Streaming is doubtless the preeminent force behind music marketing and consumption in the 21st century, but no one is sure whether it’s the industry’s savior or continued demise.
While physical and MP3 sales decline, Spotify fetched a $27.4 billion valuation with its initial public offering this year. It was a boon to the major labels that own company equity, but it wasn’t a payday for artists. Playlists, meanwhile, are routinely touted for career-making potential, but they’re saturated with major-label acts. Streaming increases emerging artists’ potential audience, but not necessarily their reach: BuzzAngle reported earlier this year that 10 percent of tracks account for 99.2 percent of all streams.
The streaming era arguably started in Oakland with the 2005 re-launch of the now-struggling Pandora, and the industry has a Silicon Valley-style fetish for “frictionless,” “lean-back listening,” otherwise known as the ease of algorithm-directed listening via automated recommendations. But what’s convenient for users isn’t always good for listeners. Music critic Liz Pelly, writing recently in The Baffler, argued that streaming privileges innocuous background ditties at the expense of all else: “Spotify loves ‘chill’ playlists: They’re the purest distillation of its ambition to turn all music into emotional wallpaper.”
Given the Bay Area’s integral role in the streaming ecosystem’s technology and ethos, San Francisco writer and curator Marcella Faustini is surprised to find so little critical discussion of the industry within the local music community. “I ask myself why that is all of the time. We’re the petri dish for this technology — we experience it first, for better and worse,” she said. “So I think it’s vital to have these conversations and to have them here in the Bay Area.”
Faustini, who runs the exhibition space Cloaca Projects, thought that since streaming is also as relevant to listeners as it is to artists, it’d make a good theme for an event. So she organized the collision of industry critique and performance that she wanted to attend.
Last year, Faustini connected with New York critic and media theorist DeForrest Brown Jr. after admiring his guest programming at ISSUE Project Room, and the two began to plot an event pairing scholarly analysis of music in the digital age with an international cast of electronic acts. They then linked with the editors of zweikommasieben, a bilingual Swiss music magazine focused on club culture, to found Ebbing Sounds, an “interdisciplinary symposium” this weekend at San Francisco venue Gray Area.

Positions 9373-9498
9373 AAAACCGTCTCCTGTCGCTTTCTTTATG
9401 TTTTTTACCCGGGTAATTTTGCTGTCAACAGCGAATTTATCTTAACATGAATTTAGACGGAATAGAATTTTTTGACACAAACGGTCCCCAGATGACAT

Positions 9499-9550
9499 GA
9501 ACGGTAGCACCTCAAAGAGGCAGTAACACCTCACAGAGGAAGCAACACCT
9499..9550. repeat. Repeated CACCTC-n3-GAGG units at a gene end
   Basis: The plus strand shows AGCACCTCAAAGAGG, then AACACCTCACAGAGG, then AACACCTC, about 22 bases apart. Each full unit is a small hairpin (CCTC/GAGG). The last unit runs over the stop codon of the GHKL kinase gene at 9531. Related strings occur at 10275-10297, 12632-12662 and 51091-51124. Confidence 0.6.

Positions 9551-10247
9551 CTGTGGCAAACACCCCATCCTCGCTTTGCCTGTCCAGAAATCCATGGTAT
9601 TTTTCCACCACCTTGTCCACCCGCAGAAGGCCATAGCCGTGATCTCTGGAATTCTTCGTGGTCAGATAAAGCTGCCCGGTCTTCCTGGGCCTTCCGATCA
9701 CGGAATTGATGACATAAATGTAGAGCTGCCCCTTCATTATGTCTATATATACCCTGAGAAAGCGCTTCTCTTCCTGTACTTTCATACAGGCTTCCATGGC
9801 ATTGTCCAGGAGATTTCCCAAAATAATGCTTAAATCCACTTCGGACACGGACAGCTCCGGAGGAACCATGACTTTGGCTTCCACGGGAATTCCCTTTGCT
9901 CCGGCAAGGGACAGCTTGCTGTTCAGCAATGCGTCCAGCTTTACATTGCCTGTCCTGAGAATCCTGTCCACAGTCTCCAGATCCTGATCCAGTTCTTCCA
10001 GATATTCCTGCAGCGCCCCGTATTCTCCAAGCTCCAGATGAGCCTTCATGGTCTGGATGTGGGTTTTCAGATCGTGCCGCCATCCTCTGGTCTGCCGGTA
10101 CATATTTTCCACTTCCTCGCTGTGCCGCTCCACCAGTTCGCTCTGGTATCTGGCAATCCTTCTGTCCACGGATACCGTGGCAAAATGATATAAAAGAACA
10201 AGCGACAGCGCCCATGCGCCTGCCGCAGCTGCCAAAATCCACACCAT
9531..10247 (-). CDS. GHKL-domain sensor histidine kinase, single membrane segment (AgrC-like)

Ebbing Sounds, funded in part by Swiss culture promoter Swissnex, unfolds across three days: Thursday features a keynote speech from critic Eric Harvey before sets by Swiss electronic artists S S S S and Bonaventure; Friday includes daytime lectures from artists who’ll return to perform that night; and Saturday, co-presented by party mainstay Surface Tension, promises sets by European techno figures Don’t DJ and Low Jack, plus East Bay artist Sharmi Basu, who makes stirring, abstract electronic music as Beast Nest.
Friday’s daylong programming is the festival centerpiece. Speaker-performers include Canadian experimentalist Kara-Lis Coverdale; professor and musician Curtis Roads, whose Ebbing Sounds biography dryly notes that he’s “not an exponent of streaming media”; Australian sound artist Lawrence English, who’s been called an ambient music master; and English theorist Inigo Wilkins, whose talk focuses on “noise and the political economy of music in the age of platform capitalism and machine learning.”
(Faustini volunteered that she regrets the festival’s lack of gender parity. “It ended up pretty guy-heavy, which we’re not thrilled about,” she said.)
Balancing the roster’s academic bent, Faustini said, is keynote speaker and panel moderator Harvey, an assistant professor at Grand Valley State University who’s also contributed to publications such as Pitchfork and The New Yorker. In a 2014 feature for the former, he asked, “Are we living in a technological golden age of creative possibility, cross-cultural communication, and sheer abundance, or a surveillance state controlled by privately-held brands promising endless access at the expense of imperceptible control?”
One hallmark of streaming services, as Harvey observes, is one-to-one transmission, as opposed to the one-to-many broadcasts of traditional radio. It is, in a way, inherently isolating, with algorithms sequencing like song after like, based on earlier determinations of listener preference. The idea behind Ebbing Sounds, as its name alludes, is the opposite of streaming’s feedback loop: a communal transference of prickly sound and ideas.
Faustini said that, in San Francisco, tech workers are a significant part of the audience for electronic music, but they tend to leave their work at the door. Recently, she pointed out, San Francisco hosted the first stateside edition of experimental electronic music festival Mutek, but it curiously lacked the panels common at earlier installments in other countries. “It was just dance music, no discussion,” she said. “Why do I only see events like this in New York?
“I’m curious about the interest and turnout,” she added, forgoing promoters’ usual projection of confidence. “Whether it’ll confirm my theory that people don’t care.”
May 23-26, $10-$35, Gray Area, 2665 Mission St., San Francisco, GrayArea.org.